John Ashbery, Celebrated And Experimental Poet Of The 21st Century, Dies At 90

Poet John Ashbery, seen here in his New York apartment in 2008, is widely regarded as one of the 20th century’s greatest poets. He died at the age of 90 on Sunday, at his home in Hudson, N.Y.

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Bebeto Matthews/AP

John Ashbery, a Pulitzer Prize-winning poet known for his surrealist, confounding works, has died at age 90.

The poet died early Sunday of natural causes, confirms Farrar, Straus & Giroux, the publicist for a new Ashbery biography.

His 1975 collection, Self-Portrait in a Convex Mirror, what many consider his masterpiece, won a rare trifecta of the literary world: the Pulitzer Prize, the National Book Award and the National Book Critics Circle prize.

While his enigmatic poems confounded literary critics and peers, his experimental style reinvented literature for a generation of writers.

Ashbery’s first book puzzled legendary poet W.H. Auden. The New York Times says, when Auden selected Ashbery as the Yale Younger Poets Prize winner for Some Trees (1956), Auden “confessed that he had not understood a word of it.” Nevertheless, he said, Ashbery “was one of the writers who most formed my language as a poet.”

In fact, Ashbery joked to The Associated Press in 2008 that, were he to verbify his last name, it would mean “to confuse the hell out of people.”

His poetry, Ashbery once told the London Times, is fluctuant because life itself is: “I don’t find any direct statements in life. My poetry imitates or reproduces the way knowledge or awareness come to me, which is by fits and starts and by indirection. I don’t think poetry arranged in neat patterns would reflect that situation. My poetry is disjunct, but then so is life.”

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Actress Chloe Bennet Wants To Change The Narrative For Asian-Americans In Hollywood

Actress Chloe Bennet says changing her last name from Wang to Bennet allowed her to get more casting roles in Hollywood. While she did this, she says she hopes Asian American women that come after her do not have to take the same steps to find work.

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Last week British actor Ed Skrein, who is white, made news for quitting a project where he was cast as an Asian-American character in the reboot of the comic film Hellboy. Skrein’s decision is the latest addition to an ongoing conversation about “whitewashing.” Audiences as well as performers have started to challenge the casting of white performers as non-white ethnic characters.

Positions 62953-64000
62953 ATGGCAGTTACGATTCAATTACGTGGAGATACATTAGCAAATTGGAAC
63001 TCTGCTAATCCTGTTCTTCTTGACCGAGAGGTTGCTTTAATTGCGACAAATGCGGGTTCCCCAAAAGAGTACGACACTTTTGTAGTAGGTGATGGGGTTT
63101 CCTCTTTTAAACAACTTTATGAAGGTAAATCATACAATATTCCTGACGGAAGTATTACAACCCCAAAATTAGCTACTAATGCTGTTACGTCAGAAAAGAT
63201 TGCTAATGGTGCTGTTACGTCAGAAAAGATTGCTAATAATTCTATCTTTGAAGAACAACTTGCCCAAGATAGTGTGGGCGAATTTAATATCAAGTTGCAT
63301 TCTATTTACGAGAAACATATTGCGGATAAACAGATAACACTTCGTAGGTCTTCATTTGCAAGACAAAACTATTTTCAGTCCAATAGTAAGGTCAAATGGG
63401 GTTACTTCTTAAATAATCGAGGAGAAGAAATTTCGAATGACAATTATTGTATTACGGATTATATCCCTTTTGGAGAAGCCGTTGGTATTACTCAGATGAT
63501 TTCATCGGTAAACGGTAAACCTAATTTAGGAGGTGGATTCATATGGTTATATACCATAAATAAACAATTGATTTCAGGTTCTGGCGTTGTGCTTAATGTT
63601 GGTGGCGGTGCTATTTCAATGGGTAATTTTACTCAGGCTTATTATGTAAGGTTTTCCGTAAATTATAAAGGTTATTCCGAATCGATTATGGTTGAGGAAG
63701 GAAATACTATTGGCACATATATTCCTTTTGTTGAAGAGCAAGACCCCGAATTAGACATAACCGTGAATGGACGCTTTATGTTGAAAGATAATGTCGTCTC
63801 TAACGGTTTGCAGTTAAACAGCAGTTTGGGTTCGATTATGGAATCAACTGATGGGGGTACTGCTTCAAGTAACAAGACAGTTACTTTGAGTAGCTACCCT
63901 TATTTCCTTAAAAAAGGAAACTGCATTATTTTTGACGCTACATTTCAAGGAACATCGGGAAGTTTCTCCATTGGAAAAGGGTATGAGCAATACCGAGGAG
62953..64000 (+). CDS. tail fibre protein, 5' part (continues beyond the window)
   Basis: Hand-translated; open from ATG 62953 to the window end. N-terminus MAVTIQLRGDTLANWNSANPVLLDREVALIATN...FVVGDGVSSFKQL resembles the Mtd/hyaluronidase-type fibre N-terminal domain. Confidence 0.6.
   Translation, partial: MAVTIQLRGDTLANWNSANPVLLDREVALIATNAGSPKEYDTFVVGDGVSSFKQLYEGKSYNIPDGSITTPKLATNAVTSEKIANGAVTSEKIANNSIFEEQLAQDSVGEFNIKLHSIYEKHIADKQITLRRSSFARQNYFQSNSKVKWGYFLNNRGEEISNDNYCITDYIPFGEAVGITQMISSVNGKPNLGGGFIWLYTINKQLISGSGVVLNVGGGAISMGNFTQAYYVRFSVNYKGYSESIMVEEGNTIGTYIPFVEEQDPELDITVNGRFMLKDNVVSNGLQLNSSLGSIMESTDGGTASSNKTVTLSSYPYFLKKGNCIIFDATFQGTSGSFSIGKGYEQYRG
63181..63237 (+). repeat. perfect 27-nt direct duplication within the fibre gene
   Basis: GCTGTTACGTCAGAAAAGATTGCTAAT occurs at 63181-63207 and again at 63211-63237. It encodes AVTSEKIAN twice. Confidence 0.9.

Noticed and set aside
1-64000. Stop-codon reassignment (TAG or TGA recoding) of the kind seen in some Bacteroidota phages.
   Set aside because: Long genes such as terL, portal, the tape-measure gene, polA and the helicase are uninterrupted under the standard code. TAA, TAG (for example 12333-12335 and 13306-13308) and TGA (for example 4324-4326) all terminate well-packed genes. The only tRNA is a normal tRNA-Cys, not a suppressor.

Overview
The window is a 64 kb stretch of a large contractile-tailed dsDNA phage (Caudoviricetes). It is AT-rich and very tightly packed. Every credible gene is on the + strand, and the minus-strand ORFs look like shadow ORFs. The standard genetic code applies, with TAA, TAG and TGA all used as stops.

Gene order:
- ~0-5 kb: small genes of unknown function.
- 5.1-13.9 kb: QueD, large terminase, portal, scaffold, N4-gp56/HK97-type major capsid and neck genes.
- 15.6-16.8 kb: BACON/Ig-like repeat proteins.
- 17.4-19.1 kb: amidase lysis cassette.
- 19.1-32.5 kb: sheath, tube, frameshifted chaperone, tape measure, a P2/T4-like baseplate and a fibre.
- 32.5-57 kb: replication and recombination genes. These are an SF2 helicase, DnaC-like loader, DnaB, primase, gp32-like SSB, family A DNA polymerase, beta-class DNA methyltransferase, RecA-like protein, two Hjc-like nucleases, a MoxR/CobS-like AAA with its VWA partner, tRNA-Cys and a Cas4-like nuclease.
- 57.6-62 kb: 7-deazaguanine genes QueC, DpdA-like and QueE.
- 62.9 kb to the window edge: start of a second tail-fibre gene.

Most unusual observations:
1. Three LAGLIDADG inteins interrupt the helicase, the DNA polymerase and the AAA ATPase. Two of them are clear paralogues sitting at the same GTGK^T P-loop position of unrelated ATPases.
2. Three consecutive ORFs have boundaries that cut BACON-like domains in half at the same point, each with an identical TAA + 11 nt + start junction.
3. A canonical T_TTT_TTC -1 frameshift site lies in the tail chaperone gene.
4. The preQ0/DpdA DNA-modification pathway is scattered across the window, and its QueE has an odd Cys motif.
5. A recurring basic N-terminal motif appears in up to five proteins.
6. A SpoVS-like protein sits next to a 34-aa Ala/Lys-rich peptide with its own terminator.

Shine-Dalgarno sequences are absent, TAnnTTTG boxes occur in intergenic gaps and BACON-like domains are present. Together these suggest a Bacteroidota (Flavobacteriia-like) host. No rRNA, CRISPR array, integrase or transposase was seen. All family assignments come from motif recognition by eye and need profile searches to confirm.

Skrein’s decision to step back from the role in Hellboy prompted Chinese-American actress Chloe Bennet, who stars in Marvel’s Agents of S.H.I.E.L.D. TV series to speak out. That’s because Chloe Bennet was born Chloe Wang. She says she changed her name because it was the only way she could improve her job prospects in Hollywood. But when Bennet praised Ed Skrein on social media for his decision to step away from his role in Hellboy, somebody on Instagram challenged her on the decision to change her name. As part of her response Bennet wrote:

“Changing my name doesn’t change the fact that my blood is half Chinese, that I lived in China, speak Mandarin or that I was culturally both American and Chinese. It means I had to pay my rent, and Hollywood is racist and wouldn’t cast me with a last name that made them uncomfortable. I’m doing everything I can with the platform I have to make sure no one has to change their name again just to get work.”

Bennet spoke with NPR’s Michel Martin about her decision to change her name, her experience as an Asian American actress in Hollywood and her organization Represent. Us. Now., created for Asian-Americans and Pacific Islanders that aims to boost and organize the Asian-American community in politics and in the media.

This interview has been edited for length and clarity.

Interview Highlights

On what prompted changing her last name

[Y]ou know it was really just a really organic thing. An uncomfortable amount of my feedback had to do with the fact that I didn’t look like what they expected me to look like. I had a casting director tell me ‘You’re not quite white enough for the role, but you’re not quite Asian enough for the best friend role.’ And I remember genuinely thinking ‘Oh yeah, yeah she’s right.’ Like, I’m not fully white so I couldn’t possibly be the lead even though there was no limitation on the breakdown of the character saying that this character needed to be any ethnicity. Also, when they see Chloe Wang, when you’re new as an actor and your agents are trying to put you out for different roles, the casting directors go, ‘No, that’s OK. We won’t take her. We don’t know who that is. We’re not looking for like that for this role.’